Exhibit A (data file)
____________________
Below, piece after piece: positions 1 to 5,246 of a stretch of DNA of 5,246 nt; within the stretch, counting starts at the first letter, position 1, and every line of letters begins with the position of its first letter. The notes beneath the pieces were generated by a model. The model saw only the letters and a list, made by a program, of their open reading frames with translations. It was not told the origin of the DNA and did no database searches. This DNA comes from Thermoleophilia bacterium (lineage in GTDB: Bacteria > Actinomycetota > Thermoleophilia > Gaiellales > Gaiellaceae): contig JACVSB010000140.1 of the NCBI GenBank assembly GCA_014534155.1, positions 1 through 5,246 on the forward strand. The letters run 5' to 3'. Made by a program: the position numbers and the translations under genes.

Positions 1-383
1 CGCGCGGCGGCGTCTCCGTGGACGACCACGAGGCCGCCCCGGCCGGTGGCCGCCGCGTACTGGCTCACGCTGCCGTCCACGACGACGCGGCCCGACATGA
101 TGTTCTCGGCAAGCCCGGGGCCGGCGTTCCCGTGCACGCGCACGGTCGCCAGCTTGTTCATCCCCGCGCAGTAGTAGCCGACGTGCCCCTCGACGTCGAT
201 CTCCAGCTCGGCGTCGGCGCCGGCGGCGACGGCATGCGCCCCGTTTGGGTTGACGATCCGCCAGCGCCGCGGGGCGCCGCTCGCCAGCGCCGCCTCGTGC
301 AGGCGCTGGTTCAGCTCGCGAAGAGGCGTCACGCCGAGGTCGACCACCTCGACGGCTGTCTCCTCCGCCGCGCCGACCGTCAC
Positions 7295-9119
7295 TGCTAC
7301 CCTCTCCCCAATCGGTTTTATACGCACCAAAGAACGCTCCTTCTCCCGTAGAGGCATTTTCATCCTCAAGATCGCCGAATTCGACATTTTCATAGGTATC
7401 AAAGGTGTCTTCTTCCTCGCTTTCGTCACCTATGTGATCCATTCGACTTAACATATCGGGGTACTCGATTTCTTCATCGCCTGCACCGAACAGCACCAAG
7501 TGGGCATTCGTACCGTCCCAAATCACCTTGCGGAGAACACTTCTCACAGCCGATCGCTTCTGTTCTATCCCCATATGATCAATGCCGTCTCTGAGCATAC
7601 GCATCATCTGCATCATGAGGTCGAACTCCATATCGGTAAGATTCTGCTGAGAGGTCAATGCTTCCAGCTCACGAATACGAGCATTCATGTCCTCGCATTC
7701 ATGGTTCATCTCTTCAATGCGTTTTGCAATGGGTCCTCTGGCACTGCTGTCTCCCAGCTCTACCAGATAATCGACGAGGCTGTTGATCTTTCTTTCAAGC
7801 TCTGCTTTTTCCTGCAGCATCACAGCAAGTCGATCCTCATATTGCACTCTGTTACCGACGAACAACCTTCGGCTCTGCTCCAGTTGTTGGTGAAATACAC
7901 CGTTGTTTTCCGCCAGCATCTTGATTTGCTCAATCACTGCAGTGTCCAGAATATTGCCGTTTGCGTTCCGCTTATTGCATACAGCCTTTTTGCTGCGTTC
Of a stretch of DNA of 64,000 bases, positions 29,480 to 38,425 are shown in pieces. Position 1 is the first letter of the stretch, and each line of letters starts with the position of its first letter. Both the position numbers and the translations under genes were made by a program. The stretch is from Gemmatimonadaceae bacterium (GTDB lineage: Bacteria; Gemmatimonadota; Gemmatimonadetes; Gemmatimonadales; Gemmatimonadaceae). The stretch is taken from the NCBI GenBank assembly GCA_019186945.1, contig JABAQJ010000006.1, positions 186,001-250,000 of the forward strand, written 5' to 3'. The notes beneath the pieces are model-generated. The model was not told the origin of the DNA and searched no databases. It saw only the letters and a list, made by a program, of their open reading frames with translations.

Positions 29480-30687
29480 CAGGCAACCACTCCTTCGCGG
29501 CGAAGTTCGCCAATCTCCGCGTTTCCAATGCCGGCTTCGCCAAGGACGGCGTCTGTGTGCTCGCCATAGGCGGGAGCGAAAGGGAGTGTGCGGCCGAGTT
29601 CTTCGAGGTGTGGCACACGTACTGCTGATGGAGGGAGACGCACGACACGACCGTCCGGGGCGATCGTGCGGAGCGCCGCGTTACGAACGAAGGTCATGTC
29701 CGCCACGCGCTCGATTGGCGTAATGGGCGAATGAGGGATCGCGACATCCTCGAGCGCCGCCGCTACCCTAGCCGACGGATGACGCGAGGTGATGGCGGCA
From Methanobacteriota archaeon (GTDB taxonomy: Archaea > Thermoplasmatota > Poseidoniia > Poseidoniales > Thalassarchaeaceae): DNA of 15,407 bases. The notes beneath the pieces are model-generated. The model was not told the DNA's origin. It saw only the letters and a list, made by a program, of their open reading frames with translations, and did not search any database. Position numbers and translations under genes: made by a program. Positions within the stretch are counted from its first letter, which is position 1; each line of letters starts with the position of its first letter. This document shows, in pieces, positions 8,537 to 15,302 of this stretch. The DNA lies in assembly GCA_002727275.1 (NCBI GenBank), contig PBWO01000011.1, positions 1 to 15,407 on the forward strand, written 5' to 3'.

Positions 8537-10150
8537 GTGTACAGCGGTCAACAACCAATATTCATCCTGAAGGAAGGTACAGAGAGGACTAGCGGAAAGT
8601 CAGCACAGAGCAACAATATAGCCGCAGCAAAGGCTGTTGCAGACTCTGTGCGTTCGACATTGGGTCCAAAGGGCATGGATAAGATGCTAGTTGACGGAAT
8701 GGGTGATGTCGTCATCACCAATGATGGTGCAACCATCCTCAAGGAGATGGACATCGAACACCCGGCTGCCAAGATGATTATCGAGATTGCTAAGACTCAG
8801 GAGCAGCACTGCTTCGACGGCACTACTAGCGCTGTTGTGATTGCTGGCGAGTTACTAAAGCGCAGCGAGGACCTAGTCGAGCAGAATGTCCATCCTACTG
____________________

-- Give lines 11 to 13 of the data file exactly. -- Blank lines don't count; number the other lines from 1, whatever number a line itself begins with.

7501 TGGGCATTCGTACCGTCCCAAATCACCTTGCGGAGAACACTTCTCACAGCCGATCGCTTCTGTTCTATCCCCATATGATCAATGCCGTCTCTGAGCATAC
7601 GCATCATCTGCATCATGAGGTCGAACTCCATATCGGTAAGATTCTGCTGAGAGGTCAATGCTTCCAGCTCACGAATACGAGCATTCATGTCCTCGCATTC
7701 ATGGTTCATCTCTTCAATGCGTTTTGCAATGGGTCCTCTGGCACTGCTGTCTCCCAGCTCTACCAGATAATCGACGAGGCTGTTGATCTTTCTTTCAAGC